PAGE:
Anyway, the posse is rounded up and on the way to the mine they manage to kill one of the aliens driving a pickup truck. It was a pretty nice truck. John heads down into the mine first and one of the aliens disguised as Ellen tries to kill him with a laser wand. But John manages to shoot her and she falls into a puddle in the mine. Then John finds the leader of the aliens who is disguised as John(!) and talks himself into waiting before attacking the humans with his death ray.
John gets all of the hostages out of the mine and uses some handily placed dynamite to close up the mine entrance to prevent the posse from lynching the potato heads. As the posse and the freed hostages watch the space ship breaks free of the earth and heads back into space. And John tells us that one day they’ll return and human and potato heads will live in peace together.
Wow! This movie was based on a story by Ray Bradbury. I’ll have to go back and read that story. If it really resembles the plot of this movie, I’ll have to rethink my appreciation of Bradbury. Anyway, this is all harmless stuff from the early days of B-movie sci-fi. I’ll recommend this thing as campy nostalgia from simpler times. It would have made a good movie for a drive-in date. Something you wouldn’t have minded missing during the clinches. Your milage may vary.
Returning to the subject of yesterday’s post, I was considering what kind of effects might be caused by a country sabotaging the valuable infrastructure of a country with which it was not in a state of war. What immediately came to mind was reciprocation. Currently a new pipeline is going into operation from Norway to Poland. Would it surprise anyone if that pipeline were sabotaged? Now maybe this isn’t something the Russians would want to do. Maybe they have other fish to fry with the Poles. But it seems to me that the US has moved into entirely new territory with the bombing of the pipelines and they should expect the Russians to respond in kind.
Now, maybe this is all according to plan. Maybe the people running our foreign policy (and domestic policy) are looking for a response. As I said yesterday, this may be a tail wagging the dog operation they’re running and they need a Russian reaction to provide a distraction from the economy during the mid-term elections. If that’s the case they may be hoping for something soon and drastic. If nothing happens then probably the CIA will be disappointed. I’m sure they want acknowledgement for their wanton destruction. Maybe a commendation.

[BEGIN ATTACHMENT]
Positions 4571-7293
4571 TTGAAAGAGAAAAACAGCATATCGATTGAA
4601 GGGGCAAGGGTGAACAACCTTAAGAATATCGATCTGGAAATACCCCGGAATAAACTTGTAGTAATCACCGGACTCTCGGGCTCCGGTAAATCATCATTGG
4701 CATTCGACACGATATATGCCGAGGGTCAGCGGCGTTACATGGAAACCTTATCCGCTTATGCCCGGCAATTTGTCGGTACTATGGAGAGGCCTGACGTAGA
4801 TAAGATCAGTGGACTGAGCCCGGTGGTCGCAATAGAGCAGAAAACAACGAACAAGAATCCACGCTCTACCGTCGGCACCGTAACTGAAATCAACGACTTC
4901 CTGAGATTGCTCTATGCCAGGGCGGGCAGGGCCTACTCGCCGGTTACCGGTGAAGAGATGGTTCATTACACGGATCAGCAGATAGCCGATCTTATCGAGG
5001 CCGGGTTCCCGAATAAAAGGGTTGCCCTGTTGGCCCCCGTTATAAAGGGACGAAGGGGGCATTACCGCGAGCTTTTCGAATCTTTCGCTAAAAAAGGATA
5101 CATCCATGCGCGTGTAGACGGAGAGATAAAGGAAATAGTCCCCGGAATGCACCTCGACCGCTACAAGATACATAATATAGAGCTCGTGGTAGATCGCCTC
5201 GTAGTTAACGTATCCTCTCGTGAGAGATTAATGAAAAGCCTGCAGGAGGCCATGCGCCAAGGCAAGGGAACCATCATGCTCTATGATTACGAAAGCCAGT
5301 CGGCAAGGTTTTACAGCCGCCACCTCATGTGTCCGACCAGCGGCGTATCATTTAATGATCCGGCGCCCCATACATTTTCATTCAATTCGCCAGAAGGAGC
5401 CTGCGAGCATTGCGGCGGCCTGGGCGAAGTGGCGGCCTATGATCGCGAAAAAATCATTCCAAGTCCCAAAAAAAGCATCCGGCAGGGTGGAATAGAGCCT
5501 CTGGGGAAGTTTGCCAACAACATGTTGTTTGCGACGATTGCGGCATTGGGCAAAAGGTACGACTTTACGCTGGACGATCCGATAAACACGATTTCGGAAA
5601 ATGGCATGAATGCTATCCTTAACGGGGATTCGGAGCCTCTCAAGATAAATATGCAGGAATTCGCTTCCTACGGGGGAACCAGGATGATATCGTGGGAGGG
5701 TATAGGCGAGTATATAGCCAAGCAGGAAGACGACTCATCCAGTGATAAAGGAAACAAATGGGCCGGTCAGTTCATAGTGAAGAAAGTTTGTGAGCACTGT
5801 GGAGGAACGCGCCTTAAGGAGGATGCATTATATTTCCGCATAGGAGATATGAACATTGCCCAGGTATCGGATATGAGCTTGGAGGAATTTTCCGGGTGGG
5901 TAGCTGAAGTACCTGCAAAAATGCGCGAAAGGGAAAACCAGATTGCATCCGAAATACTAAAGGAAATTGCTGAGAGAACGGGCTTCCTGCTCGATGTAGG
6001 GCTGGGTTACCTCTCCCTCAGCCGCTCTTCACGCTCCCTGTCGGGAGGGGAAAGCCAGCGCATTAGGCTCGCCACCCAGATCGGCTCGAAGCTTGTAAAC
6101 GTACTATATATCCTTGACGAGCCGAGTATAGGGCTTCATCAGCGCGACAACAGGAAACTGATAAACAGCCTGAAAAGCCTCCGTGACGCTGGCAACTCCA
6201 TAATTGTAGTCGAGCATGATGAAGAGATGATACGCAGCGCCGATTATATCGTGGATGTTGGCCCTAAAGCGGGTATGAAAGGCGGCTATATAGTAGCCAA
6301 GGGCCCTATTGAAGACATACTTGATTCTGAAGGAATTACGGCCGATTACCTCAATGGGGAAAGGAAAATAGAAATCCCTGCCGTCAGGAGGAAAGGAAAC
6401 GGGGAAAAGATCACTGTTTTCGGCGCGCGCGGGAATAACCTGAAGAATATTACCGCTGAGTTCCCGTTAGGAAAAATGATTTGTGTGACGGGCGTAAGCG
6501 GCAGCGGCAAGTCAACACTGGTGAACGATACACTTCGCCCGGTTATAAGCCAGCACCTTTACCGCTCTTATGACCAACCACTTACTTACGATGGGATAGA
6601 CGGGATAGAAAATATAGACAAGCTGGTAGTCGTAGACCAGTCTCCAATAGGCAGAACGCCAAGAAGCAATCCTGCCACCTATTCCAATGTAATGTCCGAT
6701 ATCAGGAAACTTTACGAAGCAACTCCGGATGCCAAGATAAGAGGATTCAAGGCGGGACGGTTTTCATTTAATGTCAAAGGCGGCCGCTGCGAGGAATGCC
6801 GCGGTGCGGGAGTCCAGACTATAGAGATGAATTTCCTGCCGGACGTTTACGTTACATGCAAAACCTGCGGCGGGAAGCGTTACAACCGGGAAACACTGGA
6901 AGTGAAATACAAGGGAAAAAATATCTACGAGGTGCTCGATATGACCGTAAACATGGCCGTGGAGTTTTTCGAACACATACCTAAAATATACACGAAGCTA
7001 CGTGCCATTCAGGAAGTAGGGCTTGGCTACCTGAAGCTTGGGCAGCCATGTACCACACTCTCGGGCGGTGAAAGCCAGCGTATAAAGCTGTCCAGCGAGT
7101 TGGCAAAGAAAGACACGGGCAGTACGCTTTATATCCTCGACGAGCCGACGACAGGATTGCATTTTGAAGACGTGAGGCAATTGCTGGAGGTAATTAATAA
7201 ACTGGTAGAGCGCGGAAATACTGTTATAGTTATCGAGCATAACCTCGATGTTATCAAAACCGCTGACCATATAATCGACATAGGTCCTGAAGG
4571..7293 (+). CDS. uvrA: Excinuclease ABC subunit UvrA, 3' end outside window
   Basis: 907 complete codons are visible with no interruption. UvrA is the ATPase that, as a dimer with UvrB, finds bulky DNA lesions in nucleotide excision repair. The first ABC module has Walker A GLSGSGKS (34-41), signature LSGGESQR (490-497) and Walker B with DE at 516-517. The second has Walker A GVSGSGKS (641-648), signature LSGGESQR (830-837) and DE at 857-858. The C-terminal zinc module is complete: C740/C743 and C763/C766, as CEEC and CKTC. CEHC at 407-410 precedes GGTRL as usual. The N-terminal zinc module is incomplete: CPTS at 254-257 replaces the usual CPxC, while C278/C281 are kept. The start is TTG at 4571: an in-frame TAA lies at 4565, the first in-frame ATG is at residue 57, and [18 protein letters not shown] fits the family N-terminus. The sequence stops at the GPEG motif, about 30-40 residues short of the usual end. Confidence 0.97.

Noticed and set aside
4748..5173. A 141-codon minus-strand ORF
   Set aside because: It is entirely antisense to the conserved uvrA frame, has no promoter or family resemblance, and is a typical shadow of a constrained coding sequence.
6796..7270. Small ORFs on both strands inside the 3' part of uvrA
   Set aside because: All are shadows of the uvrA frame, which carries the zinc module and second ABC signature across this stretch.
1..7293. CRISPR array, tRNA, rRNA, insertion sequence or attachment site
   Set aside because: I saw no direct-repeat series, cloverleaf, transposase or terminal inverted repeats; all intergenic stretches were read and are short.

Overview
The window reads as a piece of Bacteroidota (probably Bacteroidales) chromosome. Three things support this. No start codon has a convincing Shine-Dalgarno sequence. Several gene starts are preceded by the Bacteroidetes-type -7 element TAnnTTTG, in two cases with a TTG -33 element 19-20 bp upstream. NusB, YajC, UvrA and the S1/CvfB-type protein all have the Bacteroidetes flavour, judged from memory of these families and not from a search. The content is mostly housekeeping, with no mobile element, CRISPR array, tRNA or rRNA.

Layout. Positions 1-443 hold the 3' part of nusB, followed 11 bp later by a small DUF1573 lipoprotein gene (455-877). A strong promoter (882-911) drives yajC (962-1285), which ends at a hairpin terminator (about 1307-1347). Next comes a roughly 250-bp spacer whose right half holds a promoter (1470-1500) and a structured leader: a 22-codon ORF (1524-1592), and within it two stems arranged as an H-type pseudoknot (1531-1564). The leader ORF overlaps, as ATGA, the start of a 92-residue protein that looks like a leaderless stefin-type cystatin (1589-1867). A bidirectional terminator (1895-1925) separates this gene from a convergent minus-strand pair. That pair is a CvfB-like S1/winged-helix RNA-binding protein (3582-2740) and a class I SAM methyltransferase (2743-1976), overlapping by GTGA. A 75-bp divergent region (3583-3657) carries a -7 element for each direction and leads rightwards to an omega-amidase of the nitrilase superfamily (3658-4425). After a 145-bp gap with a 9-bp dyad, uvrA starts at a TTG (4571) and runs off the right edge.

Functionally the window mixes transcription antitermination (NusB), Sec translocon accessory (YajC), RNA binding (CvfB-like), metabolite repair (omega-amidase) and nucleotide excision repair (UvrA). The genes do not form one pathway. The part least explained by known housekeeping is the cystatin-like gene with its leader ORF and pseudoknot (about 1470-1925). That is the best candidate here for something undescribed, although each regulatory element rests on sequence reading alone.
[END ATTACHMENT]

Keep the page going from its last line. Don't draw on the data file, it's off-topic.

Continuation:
But here’s the thing. This is a different level of provocation than even the military aid we’ve given the Ukraine. Even with the targeting information and advanced artillery we’ve provided to the Ukrainians the actual attacks have been through proxies. The sabotaging of the pipelines was done by United States directly. It was a non-military target and it was completely unrelated to the Ukraine conflict. It will be answered.
Really the only question is when. Supposedly the Russians are pretty savvy about injecting their actions into the politics of their adversaries. After all, hacked by Putin is a byword of Democrat party fear. What they might do is wait for the mid-term elections to conclude and then once the Democrats have been trounced and can’t benefit from the distraction, I imagine some kind of revenge might occur. What it might be is hard to know. I have no knowledge of the relative vulnerabilities of different sections of US infrastructure.
The most likely thing would be an underwater pipeline. That is what’s known as poetic justice. But it could be anything. It might not be sabotage. It could be a data dump based on some kind of espionage that would be especially embarrassing to the Biden government. It could be a terror attack coordinated with a Mexican drug cartel. After all the southern border is essentially wide open. It could be almost anything.
But the point is the Biden administration has gone out of its way to slap Russia in the face. Chances are there will be a response and chances are it will be an escalation. My only hope is that innocent Americans aren’t hurt or killed in the process. But this is what happens when the foreign policy of a superpower is put in the hands of Yale and Harvard goofballs. Maybe in 2024 we can rejoin the community of responsible nations again. Until then just pray it all doesn’t go nuclear.
Nostradumbass has suggested a couple of theme songs for the current situation
The great tragedy of Science – the slaying of a beautiful hypothesis by an ugly fact.
Thomas Henry Huxley